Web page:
Feasibility, acceptability, and fidelity of Physical Activity Routines After Stroke (PARAS): a multifaceted behaviour change intervention targeting free-living physical activity and sedentary behaviour in community-dwelling adult stroke survivors

  • Sarah Moore (Creator)
  • Darren Flynn (Creator)
  • Susan Jones (Creator)
  • Christopher Price (Creator)
  • Leah Avery (Creator)



Abstract Background Low levels of habitual physical activity and high levels of sedentary behaviour are commonly observed post-stroke. We aimed to assess the feasibility, acceptability and fidelity of a multifaceted, theory- and evidence-informed supported self-management intervention targeting physical activity and sedentary behaviour after stroke: Physical Activity Routines After Stroke (PARAS). Methods Adult stroke survivors and healthcare professionals were recruited from North East England stroke services. Stroke survivor physical activity and sedentary behaviour were targeted by a self-management behavioural intervention supported by healthcare professionals trained in intervention delivery. The main outcomes were protocol and intervention acceptability and feasibility and fidelity of intervention delivery. Results Eleven healthcare professionals (9 physiotherapists; 2 occupational therapists) participated in the study. Stroke survivor recruitment was lower than anticipated (19 versus target of up to 35). The healthcare professional training programme was feasible, with fidelity assessment of delivery supporting this finding. Data completeness was acceptable according to a priori criteria (>60%), except for stroke survivor questionnaire return rate (59%) and interview uptake (52%). No serious adverse events occurred. Healthcare professionals and stroke survivors perceived intervention delivery to be feasible and acceptable with minor modifications highlighted including the potential for earlier delivery in the stroke pathway. Conclusions The study protocol and intervention delivery were feasible and acceptable to stroke survivors and healthcare professionals with modifications required before large-scale evaluation. Trial registration ISRCTN35516780 . Registered on October 24, 2018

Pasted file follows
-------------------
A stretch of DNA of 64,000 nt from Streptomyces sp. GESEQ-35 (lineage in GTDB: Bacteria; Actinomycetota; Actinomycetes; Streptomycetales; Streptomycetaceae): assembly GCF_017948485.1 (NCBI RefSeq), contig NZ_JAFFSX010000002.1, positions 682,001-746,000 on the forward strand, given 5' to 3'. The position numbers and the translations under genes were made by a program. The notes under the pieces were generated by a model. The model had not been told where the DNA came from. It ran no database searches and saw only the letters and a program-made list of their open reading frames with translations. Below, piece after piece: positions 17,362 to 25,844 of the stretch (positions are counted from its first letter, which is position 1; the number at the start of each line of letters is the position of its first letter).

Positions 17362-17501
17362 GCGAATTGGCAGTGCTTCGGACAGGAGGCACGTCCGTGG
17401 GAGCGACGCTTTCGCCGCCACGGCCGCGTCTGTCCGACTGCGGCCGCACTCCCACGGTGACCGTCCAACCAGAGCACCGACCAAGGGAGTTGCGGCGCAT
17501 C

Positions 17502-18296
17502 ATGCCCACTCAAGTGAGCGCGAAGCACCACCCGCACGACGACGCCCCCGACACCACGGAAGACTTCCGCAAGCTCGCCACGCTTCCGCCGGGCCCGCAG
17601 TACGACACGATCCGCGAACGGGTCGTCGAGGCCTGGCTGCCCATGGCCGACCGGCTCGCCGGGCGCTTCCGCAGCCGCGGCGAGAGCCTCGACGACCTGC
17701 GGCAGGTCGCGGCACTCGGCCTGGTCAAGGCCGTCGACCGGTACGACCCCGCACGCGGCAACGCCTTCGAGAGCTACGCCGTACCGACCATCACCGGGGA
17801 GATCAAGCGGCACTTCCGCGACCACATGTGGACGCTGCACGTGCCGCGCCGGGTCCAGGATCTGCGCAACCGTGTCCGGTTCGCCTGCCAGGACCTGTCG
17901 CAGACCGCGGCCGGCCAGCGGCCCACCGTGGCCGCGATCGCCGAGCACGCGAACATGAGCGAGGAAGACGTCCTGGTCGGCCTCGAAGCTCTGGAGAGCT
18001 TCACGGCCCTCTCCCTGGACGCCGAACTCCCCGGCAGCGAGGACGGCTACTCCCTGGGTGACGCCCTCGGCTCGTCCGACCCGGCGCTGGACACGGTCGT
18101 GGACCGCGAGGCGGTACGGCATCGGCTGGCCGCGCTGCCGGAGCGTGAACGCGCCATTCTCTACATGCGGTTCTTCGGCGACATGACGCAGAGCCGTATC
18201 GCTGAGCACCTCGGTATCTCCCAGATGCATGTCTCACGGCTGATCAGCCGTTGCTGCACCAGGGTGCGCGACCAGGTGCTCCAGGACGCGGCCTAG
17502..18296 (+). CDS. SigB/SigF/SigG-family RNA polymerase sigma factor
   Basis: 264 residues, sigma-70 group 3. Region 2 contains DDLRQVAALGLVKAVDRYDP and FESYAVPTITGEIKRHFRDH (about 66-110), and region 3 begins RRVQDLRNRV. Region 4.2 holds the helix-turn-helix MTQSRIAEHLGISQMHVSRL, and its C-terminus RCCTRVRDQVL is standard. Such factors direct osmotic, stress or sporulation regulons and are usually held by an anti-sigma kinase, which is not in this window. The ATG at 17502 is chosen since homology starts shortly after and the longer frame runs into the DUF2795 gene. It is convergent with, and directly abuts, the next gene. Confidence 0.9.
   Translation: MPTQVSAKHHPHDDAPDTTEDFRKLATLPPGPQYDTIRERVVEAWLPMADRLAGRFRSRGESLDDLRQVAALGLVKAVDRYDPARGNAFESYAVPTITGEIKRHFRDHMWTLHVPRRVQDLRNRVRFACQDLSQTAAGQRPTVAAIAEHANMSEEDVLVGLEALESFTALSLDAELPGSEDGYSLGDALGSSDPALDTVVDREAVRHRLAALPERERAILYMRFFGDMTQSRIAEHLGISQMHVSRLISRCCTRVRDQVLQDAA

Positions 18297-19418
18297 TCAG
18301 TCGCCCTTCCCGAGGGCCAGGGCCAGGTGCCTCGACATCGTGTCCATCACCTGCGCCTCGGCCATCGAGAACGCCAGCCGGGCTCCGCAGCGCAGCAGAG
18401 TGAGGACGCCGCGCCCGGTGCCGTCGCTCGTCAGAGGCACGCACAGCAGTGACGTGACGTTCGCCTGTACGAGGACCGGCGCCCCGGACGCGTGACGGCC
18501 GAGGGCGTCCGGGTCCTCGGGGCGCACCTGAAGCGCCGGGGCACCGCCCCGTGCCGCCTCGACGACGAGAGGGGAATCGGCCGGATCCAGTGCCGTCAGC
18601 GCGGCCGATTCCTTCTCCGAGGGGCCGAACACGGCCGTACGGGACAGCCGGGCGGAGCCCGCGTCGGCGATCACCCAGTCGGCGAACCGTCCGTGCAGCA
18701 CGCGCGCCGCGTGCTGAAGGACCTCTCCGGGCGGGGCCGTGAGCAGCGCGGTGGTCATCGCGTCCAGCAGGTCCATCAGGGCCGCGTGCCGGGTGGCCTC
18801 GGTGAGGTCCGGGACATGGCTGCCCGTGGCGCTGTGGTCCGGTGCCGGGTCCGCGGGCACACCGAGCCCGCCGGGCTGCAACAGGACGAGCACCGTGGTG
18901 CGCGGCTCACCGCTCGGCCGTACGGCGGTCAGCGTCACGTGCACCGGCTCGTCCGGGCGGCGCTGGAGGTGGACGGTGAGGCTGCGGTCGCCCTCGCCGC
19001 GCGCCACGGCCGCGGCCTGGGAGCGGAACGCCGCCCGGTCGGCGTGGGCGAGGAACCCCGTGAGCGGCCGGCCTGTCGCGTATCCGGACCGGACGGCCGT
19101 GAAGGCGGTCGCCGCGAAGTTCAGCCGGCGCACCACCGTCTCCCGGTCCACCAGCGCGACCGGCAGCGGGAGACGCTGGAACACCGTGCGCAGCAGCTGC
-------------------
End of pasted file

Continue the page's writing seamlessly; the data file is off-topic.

Date made available2022

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